Ursula Martinez: Free Admission

Theatre, Experimental
4 out of 5 stars
5 out of 5 stars
(3user reviews)
Ursula Martinez
Ursula Martinez
Ursula Martinez
Ursula Martinez
Ursula Martinez

Performance artist Martinez builds a wall and tells blunt truths in a fine new show

Building a wall can be at once a tough and tender act. There’s the brute force of hulking around bricks, sand and cement. And there’s the delicate caress of a shovel as it strokes square edges, the gentleness of placing and aligning. It’s a neat visual summary of the contradictions of Ursula Martinez’s witty, introspective performance. As she literally walls herself in, the simple act of laying bricks is accompanied by unvarnished truths, both harsh and intimate.

Each admission, memory, or opinion is prefaced with ‘Sometimes’. They range from hilarious accounts of teenage humiliation in sex education lessons, to her divorce-in-progress, to mock professional jealousy (she performed alongside Catherine Tate once), to her innermost thoughts, to her dreams of how the world could be. ‘Sometimes,’ she states, ‘I think that one day gender will be outdated as witchcraft, or chivalry.’

But her flat, neutral tone means she’s not coming down on either side of her wall. She baldly states that she’s been accused of racism, but her monotonous delivery is criticism enough of the bigoted 1970s playground rhymes she recites, or of the Jamaican and Spanish accents that bubble up unbidden when she remembers her mother, and her wife.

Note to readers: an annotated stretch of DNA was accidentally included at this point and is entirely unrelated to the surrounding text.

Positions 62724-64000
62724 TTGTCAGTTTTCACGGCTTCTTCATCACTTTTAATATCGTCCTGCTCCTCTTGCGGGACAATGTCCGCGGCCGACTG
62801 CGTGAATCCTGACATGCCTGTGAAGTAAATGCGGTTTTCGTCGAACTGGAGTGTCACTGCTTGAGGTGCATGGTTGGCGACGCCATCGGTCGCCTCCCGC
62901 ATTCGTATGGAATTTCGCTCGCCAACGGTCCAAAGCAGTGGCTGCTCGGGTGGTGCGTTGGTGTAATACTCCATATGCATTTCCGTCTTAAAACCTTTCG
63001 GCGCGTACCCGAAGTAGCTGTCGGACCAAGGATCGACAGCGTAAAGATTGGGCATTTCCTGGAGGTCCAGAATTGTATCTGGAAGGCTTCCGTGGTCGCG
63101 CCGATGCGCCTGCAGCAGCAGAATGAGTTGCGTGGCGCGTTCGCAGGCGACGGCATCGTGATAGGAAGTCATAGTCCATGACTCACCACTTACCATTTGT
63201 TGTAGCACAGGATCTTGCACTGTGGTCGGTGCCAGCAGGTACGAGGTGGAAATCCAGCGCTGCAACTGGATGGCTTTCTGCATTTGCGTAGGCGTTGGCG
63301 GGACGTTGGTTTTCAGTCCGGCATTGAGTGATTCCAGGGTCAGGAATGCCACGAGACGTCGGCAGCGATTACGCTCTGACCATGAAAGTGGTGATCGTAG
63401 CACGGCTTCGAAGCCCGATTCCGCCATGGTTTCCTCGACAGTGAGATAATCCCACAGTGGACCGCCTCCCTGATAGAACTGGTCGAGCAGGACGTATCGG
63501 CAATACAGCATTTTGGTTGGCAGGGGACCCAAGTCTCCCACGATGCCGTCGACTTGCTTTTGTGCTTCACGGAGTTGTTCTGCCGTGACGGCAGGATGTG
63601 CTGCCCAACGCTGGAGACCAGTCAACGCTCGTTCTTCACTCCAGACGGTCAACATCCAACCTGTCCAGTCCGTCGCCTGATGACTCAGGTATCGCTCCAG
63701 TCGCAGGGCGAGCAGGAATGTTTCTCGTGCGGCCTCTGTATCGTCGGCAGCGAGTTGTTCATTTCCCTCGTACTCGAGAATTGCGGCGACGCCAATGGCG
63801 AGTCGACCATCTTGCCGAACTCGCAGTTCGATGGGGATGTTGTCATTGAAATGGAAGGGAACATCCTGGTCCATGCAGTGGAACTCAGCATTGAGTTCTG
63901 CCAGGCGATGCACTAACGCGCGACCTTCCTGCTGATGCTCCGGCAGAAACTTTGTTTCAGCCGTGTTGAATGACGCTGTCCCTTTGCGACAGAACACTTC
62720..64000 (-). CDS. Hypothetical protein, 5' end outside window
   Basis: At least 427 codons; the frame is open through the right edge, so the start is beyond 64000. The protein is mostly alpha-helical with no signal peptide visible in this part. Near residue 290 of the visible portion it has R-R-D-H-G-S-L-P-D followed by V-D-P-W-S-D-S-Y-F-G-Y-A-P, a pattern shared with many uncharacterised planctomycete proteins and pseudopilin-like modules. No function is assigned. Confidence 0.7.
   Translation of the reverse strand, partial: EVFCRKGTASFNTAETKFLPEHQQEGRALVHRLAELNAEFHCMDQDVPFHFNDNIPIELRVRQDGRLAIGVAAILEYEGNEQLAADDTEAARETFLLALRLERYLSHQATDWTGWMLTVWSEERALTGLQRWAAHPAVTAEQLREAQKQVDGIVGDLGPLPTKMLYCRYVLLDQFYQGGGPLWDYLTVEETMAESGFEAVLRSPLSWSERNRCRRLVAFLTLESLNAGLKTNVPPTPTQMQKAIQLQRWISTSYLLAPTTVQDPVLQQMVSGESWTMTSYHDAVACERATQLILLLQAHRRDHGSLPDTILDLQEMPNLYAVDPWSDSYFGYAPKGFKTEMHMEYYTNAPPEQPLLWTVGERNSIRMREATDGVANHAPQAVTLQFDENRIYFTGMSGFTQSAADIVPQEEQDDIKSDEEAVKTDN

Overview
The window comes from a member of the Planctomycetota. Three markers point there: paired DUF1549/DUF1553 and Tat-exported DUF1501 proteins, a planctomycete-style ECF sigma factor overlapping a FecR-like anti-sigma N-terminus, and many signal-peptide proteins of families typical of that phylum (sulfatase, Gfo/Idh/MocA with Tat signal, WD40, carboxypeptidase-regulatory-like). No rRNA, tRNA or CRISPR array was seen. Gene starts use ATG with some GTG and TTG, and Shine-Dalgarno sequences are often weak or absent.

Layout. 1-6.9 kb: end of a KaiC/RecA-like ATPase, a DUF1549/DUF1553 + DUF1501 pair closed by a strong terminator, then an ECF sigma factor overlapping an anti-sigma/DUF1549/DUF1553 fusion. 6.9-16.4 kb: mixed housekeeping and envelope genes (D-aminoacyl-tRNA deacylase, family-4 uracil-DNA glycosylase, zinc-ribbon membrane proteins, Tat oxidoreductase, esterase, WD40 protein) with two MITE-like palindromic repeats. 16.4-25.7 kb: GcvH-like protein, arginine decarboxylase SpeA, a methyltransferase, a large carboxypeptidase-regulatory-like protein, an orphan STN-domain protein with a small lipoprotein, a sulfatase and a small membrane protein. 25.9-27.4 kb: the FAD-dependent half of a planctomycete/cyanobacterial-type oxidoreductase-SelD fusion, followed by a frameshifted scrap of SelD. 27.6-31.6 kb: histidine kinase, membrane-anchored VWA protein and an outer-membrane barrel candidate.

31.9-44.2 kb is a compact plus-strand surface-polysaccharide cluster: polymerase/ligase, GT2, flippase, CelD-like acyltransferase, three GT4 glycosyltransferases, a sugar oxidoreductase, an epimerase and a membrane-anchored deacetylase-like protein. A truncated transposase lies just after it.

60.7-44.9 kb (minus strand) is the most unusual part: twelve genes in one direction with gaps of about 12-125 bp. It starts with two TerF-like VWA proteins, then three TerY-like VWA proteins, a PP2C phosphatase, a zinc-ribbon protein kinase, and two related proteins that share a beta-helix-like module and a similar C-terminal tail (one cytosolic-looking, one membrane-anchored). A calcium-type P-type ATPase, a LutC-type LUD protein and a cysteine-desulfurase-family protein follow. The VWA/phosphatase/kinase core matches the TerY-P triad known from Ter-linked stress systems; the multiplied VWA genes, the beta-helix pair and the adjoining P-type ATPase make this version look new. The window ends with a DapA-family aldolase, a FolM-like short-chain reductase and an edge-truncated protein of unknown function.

It’s a world away from her notorious striptease number ‘Hanky Panky’, performed as part of popular cabaret show ‘La Clique’: there’s a real feminist bite to her recitals of Facebook comments from men about her body, treating them as mere playground ditties. When Martinez strips here, it’s not for these salivating fans. It’s a full-frontal statement and demonstration of honesty, vulnerability and power. 

By: Alice Savile


Average User Rating

4.7 / 5

Rating Breakdown

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1 person listening

Sometimes, I can't help hearing Ursula's voice still in my head after having seen her show... 

Skilfully laying a brick wall, whilst wearing a white suite, taking off that suit, to take a naked selfie with an audience member isn't going to excite anyone these days... That's what Ursula must've been thinking, which is why she made things a little bit more interesting, by also telling the audience stories, anecdotes and spot-on observations in a mesmerising way.

Hugely entertaining and highly unusual solo performance. We saw her do her 'dance of the seven veils ' a few years back to Mancini's "Shot in the Dark " theme. Outrageous fun!